These sessions teach individuals how to perform chest compressions, use automatic external defibrillators (AEDs) and follow proper procedures.

    Independent Newsmedia

    Common signs of unresponsiveness include not breathing and failure to react to an external rub on the chest.

    In emergency situations, individuals must critically assess the situation and act quickly.

    The individual requiring hands-only CPR must be flat on his or her back, on a hard surface.

    Performing chest compressions involve interlocking fingers, one hand on top of the other, and firmly pressing into the chest, at least two inches deep.

    The first few compressions may cause a crackling-like sound, analogous to twisting bubble wrap, but individuals must continue to press down at 100 compressions each minute.

  • Volunteers taught #CPR and #FirstAid

    It's impossible to say how many lives were saved on Sunday.

    CPRBut the chances are good that at least several people — who might otherwise have become victims of cardiac arrest or some other medical emergency — will now live longer lives.

    The scene was the Torrance County Fire Department's dispatch center in McIntosh, where two dozen volunteer firefighters gathered for a day-long class on first aid and cardiopulmonary resuscitation — CPR for short.
    Read more
    Learn CPR

  • Too many student-athletes are dying from sudden cardiac arrest and other causes.

    To address the problem, the Sudden Cardiac Arrest Foundation and other members of the Youth Safety Sports Alliance met last week and issued key lifesaving recommendations for school and youth sports groups.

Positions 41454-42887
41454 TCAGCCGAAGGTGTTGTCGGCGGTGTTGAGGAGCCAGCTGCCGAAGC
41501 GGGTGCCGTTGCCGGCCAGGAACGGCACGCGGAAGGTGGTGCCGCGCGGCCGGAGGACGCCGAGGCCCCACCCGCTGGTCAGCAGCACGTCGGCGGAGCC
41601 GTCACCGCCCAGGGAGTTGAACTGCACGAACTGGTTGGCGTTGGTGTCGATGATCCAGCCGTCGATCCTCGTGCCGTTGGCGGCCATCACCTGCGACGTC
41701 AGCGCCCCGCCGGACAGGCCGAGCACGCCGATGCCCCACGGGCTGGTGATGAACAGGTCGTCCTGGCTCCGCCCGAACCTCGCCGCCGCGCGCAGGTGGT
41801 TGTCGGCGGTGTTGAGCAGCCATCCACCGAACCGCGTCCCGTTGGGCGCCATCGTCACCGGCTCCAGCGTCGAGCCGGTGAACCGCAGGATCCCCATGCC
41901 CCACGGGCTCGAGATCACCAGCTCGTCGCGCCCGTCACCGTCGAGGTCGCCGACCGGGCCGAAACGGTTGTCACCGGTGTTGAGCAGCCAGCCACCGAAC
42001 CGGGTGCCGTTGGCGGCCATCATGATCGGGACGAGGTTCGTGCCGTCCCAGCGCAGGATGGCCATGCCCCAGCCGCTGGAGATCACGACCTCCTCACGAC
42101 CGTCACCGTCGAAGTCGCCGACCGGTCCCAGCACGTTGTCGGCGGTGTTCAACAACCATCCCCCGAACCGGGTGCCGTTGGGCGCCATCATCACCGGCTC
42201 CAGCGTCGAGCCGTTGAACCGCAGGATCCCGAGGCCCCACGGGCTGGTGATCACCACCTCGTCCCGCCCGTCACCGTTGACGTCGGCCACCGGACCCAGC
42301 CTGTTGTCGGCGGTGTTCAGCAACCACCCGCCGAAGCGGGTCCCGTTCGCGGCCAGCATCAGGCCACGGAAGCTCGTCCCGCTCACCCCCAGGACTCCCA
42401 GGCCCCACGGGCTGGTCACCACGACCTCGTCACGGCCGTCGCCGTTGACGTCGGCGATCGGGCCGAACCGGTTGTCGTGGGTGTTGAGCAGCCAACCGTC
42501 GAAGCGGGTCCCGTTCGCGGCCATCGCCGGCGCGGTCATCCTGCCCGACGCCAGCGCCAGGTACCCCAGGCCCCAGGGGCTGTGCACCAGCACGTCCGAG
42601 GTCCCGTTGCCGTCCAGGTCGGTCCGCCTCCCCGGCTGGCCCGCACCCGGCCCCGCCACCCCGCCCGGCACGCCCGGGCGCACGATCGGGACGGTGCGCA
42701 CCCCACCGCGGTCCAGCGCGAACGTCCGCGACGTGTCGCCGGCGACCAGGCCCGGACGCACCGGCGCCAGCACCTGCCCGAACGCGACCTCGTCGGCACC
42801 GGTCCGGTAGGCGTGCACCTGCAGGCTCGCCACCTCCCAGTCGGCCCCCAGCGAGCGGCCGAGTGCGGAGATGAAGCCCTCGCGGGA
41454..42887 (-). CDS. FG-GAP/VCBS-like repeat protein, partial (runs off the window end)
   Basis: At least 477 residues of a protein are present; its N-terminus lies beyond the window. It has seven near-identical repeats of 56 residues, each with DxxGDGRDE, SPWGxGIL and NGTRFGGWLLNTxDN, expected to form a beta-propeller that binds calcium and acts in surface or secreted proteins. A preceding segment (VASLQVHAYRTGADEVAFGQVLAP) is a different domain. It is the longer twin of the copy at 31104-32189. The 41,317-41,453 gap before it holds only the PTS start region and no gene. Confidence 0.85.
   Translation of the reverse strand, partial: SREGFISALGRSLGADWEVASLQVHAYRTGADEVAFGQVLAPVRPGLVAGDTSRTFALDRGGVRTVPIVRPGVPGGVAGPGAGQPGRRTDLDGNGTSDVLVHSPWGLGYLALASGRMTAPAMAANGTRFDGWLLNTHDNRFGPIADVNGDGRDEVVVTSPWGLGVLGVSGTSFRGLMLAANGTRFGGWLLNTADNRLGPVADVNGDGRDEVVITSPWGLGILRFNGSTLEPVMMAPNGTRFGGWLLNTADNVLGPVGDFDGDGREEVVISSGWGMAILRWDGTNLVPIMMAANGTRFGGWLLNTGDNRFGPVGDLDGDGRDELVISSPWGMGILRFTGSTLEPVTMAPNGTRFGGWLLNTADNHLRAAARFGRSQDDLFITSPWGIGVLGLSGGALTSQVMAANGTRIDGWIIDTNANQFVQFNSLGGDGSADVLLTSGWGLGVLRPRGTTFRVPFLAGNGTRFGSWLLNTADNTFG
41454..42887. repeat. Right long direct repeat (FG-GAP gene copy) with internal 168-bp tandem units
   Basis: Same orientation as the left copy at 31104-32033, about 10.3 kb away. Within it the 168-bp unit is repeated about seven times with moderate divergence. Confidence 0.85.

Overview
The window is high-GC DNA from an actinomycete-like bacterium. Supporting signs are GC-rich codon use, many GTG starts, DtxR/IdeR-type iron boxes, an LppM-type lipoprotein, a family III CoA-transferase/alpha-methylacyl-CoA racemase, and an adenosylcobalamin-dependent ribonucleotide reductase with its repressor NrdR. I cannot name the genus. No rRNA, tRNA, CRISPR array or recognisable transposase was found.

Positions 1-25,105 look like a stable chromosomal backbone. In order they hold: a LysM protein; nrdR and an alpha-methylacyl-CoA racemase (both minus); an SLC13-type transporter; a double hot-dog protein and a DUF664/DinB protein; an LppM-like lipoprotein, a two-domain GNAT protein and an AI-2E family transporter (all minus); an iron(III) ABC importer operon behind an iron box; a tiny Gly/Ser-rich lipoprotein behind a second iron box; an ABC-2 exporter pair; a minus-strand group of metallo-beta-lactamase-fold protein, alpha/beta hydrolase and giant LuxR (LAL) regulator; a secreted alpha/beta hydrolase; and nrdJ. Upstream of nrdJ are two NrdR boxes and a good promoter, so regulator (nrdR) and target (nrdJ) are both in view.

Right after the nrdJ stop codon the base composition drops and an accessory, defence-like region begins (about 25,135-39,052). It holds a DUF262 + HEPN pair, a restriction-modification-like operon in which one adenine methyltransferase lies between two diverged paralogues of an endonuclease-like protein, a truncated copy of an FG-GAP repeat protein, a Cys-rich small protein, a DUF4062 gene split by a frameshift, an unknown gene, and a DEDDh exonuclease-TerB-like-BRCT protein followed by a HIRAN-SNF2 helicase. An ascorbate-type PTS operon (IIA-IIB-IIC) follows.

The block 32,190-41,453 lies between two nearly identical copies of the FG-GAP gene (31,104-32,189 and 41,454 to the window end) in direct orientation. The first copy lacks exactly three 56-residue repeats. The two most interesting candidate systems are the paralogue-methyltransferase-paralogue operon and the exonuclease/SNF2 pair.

Apply for AED grant funding -Funds available to help deploy Automated External Defibrillators (AED) in Homes, Schools, for Sports Teams, businesses, public places and more!

    SCAF logo with URL


  • Lawmaker Proposes CPR Training for All Drivers

    The Joint Committee on Transportation will be meeting on Wednesday and one of the bills up for discussion would require drivers to be certified in CPR. The goal behind the LearnCPRproposed bill, number 6054, is "to increase cardiac arrest save rates by requiring cardiopulmonary resuscitation training prior to the issuance of a motor vehicle operator's license.”

  • Find Winter Sports and Activities at Public Recreation Areas

    Many public recreation areas host a variety of winter sports and activities, including skiing, snowboarding, and snowshoeing. Find a location near you.

    Winter_SportsBe prepared for Winter Sports with Sports First Aid Kits & Winter Warmers

    Unlike some of the wildlife that live within them, America's public land / recreation areas do not hibernate for the winter. Rather, many of these areas are open to a host of recreational opportunities unique to the season. Cross-country and downhill skiing as well as snowshoeing, snowboarding, and dog-sledding are just a few of the activities that you can enjoy on public lands. Licensing, fees and seasonal restrictions vary from site to site.

    Learn more @